Welcome to Chennai. The city in which summer, winter, autumn and spring all invariably mean the same thing. Rains ofcourse being the only relief, invariably accompanied by floods; and most often a cricket match.
A quick search for a parking spot outside the restaurant; it’s quite evident, “another restaurant which expects most of its patrons to use public transport”; 15 tables inside the restaraunt parking space for about 3 cars. (And that’s including the restaurant owner’s car) You turn around the bend; it’s your lucky day! A quiet spot, it even has some shade, and what’s more the watchman there seems to be dozing. A quick maneuver and your ready for your meeting; I guess by IST standards you’re pretty much early.
Just when you are about to get out of your car, out of the darkness (sorry out of daylight) he appears
“ Its him”, you think. Yes, I know, you thought he was dozing. So did I. Pointing his fingers at you, and then at various altitudes, he begins viciously
“ No parking, etha no parking”. “ Where do I park my car then?”, you ask. He replies, “
aprovo unda window ley
BEWARE ! BEWARE! sticker podho, aadha vokay na park pananga.” Ok, translating that isn’t really easy, anyway in short; according to the watchman, if you were to park your vehicle there, the big men would descend from their white Hyundai Accents, put a lock on your tyre and if that’s not bad enough also put a ridiculous ‘BEWARE’ sticker on your windscreen.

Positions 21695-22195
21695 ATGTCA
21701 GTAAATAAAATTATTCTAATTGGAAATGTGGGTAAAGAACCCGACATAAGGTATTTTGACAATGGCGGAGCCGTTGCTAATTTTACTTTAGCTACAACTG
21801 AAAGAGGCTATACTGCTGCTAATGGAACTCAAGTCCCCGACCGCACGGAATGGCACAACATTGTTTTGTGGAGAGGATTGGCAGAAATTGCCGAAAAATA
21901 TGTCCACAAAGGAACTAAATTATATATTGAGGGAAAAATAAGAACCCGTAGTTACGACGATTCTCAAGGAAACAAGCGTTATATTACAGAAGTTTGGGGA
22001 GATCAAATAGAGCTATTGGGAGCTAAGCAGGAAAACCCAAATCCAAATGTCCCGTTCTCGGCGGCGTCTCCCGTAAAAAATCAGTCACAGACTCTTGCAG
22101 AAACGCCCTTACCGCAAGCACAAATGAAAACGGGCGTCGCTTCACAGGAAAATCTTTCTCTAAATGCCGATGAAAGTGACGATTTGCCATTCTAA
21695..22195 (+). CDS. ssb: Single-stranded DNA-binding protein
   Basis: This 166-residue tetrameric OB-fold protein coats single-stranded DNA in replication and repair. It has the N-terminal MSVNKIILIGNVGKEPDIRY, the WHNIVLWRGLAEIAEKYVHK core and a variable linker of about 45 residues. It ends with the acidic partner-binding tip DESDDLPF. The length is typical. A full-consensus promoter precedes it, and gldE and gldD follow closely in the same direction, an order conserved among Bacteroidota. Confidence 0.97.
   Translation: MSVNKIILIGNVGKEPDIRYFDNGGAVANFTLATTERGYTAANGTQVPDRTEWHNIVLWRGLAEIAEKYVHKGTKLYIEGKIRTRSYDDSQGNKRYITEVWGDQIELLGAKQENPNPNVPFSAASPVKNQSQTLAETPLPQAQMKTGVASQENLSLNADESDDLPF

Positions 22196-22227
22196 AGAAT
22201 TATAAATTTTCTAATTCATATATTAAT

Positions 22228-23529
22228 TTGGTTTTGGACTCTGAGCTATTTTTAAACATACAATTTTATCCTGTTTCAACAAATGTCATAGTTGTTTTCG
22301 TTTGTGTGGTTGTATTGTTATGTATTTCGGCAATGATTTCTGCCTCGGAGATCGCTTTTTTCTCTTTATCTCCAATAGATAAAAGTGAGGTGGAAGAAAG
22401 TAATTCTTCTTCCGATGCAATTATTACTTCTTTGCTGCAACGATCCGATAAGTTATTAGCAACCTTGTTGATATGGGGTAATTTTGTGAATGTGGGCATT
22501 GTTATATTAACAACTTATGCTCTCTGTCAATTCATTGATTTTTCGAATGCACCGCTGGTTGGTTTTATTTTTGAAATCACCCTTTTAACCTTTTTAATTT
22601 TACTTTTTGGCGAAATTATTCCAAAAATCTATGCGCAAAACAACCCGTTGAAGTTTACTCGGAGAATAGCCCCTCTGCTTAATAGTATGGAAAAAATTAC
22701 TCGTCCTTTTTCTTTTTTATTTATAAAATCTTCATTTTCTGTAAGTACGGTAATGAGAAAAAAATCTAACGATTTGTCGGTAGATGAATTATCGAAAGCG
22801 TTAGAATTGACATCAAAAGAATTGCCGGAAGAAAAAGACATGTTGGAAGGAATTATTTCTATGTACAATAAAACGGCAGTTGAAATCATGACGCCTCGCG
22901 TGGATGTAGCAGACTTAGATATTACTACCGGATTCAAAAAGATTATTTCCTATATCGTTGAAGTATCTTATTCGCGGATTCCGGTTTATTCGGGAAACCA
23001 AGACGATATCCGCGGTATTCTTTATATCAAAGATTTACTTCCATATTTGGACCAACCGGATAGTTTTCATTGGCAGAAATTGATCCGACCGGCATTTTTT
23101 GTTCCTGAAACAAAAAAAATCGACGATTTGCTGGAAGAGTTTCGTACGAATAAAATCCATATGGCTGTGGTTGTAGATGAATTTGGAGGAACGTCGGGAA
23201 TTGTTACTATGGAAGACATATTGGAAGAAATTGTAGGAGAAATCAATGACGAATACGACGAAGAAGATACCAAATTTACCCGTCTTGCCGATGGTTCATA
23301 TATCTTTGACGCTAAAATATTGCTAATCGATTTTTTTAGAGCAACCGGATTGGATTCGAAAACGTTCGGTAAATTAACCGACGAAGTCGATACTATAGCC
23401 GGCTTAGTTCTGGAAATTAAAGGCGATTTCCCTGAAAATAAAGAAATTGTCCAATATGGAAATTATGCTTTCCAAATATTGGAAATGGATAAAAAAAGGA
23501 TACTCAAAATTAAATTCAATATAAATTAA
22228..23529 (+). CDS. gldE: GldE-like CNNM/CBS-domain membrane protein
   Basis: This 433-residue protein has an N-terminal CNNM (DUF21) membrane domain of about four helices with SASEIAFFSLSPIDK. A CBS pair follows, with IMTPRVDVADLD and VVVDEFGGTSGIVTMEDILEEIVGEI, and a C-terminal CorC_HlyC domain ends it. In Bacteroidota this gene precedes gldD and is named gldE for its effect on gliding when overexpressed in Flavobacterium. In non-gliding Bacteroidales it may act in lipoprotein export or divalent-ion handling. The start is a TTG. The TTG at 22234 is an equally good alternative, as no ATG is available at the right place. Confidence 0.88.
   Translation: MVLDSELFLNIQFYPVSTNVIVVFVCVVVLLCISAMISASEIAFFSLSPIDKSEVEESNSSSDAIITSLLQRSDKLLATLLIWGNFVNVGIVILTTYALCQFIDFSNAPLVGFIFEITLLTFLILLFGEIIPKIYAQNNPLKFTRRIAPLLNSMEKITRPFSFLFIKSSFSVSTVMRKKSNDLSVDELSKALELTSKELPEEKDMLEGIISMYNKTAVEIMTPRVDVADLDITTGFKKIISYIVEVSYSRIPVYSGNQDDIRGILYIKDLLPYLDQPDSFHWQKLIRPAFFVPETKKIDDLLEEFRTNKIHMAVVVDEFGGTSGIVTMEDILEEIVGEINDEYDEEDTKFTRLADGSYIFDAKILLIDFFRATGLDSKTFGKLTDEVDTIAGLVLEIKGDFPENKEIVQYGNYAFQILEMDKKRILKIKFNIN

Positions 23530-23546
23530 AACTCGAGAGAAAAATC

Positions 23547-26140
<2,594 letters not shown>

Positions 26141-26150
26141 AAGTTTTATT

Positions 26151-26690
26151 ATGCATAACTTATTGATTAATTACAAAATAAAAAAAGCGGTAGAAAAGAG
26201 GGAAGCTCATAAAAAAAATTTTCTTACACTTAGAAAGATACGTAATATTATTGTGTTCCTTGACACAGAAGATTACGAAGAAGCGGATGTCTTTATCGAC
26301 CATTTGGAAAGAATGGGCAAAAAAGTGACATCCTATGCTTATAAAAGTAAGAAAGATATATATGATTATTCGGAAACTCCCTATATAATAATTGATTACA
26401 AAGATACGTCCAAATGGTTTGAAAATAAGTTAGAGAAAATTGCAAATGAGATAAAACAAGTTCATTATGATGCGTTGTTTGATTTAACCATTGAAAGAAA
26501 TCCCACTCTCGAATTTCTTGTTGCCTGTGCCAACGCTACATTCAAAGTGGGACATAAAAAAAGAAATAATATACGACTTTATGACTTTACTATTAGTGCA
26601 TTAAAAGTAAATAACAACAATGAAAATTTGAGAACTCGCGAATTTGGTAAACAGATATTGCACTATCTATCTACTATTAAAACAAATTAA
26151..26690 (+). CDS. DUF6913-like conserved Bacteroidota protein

For whatever reason, you believe him. You reverse your car, it’s a painful process, and you are back to where you started. You are back to scanning again, hallaleujah! a car in the allocated parking seems to be shifting out, you seize the opportunity, a quick maneuver and your car has found a parking spot, a sigh of relief, a good lunch, a better meeting and a great day await you.
You get out of your car, lock your door. And then you hear a whistle, it’s him again; he decided to make the walk. He objects, apparently the car has not been parked to his satisfaction. He wants you to re-park it. And then the Da vinci in him comes out , konju left saar, Konju right saar, slighta reverse saar, konju pinnadi, you begin to wonder if so many directions went into the crafting of Shah Jahan’s Taj Mahal. After another good 5 minutes of aligning, adjusting and re-aligning, he is finally happy; you have managed to impress him. Right saar!, he gesticulates with one hand up and a content smile. You get out of the car, there is only one thing in your mind, to get to your luncheon meeting as quickly as possible, and come up with a plausible excuse to your client for making him wait.
Bang in front of you however, he’s back. Standing as forcibly erect as our very own Marina Light house building, with a crisp water tight salute, and a contained smile, well ok, you can see how he’s smiling.
He tells you, “
You enter the restaurant in haste, scan it , you can’t seem to spot him. The door swings open, the two of you make eye contact, almost in unison the two of you say, “Sorry, got delayed; was stuck in a meeting”. Meeting with whom ?, it isn’t even important..
‘IST - Indian Stretchable time’, it is part of the Indian mindset, I hear someone say. But let’s assume, we did have wider roads, designated parking spots and dare I say it, less eager security guards, would IST still be as stretched? Maybe, I’m just getting a little too hypothetical.